Your CIRCUITPY drive should resemble the following.

CIRCUITPY
# SPDX-FileCopyrightText: 2021 Tim C for Adafruit Industries
# SPDX-License-Identifier: MIT
"""
CircuitPython simple bitmap display demo
"""
import board
from displayio import OnDiskBitmap, TileGrid, Group

main_group = Group()
blinka_img = OnDiskBitmap("images/adafruit_blinka.bmp")

tile_grid = TileGrid(bitmap=blinka_img, pixel_shader=blinka_img.pixel_shader)
main_group.append(tile_grid)

board.DISPLAY.show(main_group)

tile_grid.x = board.DISPLAY.width // 2 - blinka_img.width // 2

while True:
    pass

Blinka in the center of the display!

To update the bitmap file, copy your desired file to your CIRCUITPY drive. Then, change the following line to match the new filename.

blinka_img = OnDiskBitmap("images/adafruit_blinka.bmp")

For example, if you added robot.bmp to the images folder, you would change the code to read as follows.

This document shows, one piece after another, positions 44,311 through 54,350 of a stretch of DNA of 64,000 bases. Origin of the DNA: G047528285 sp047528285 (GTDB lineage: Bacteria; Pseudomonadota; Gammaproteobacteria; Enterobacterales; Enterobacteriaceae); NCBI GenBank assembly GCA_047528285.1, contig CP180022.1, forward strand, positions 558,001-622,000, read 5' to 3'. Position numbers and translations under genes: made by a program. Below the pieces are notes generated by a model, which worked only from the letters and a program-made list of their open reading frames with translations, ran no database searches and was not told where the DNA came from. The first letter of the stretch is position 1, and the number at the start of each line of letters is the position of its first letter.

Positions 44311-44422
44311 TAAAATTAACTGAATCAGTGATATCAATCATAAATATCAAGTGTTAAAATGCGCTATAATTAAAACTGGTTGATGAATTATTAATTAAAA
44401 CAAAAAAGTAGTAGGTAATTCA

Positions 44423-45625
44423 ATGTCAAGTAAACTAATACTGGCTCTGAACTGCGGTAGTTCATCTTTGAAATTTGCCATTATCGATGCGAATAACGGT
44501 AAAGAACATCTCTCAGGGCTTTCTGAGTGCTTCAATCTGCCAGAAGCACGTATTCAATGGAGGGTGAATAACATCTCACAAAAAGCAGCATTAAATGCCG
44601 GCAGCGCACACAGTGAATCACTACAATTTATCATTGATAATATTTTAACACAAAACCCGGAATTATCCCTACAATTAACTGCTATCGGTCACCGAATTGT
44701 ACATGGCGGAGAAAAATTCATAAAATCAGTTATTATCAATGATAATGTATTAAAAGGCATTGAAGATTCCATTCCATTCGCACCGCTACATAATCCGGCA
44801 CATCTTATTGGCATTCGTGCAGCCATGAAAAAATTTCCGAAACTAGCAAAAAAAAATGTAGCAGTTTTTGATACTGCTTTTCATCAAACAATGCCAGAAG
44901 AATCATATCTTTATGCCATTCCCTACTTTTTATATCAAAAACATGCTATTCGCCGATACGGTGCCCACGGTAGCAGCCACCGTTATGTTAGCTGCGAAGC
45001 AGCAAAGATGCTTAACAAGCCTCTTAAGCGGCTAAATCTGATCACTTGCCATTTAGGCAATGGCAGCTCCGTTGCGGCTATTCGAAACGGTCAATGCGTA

blinka_img = OnDiskBitmap("images/robot.bmp")

That's all there is to displaying a bitmap image on the TFT display using CircuitPython!

Simple Sensor Data Display

There is an I2C LC709203 battery monitor built into the TFT Feather along with the display. The Adafruit CircuitPython LC709203F and Display Text libraries make it easy to display the sensor data on the TFT display.

You'll want to plug in a JST lipoly battery for best results.

Update your code.py to the following. Click the Download Project Bundle button below to download the necessary libraries and the code.py file in a zip file. Extract the contents of the zip file, and copy the entire lib folder and the code.py file to your CIRCUITPY drive.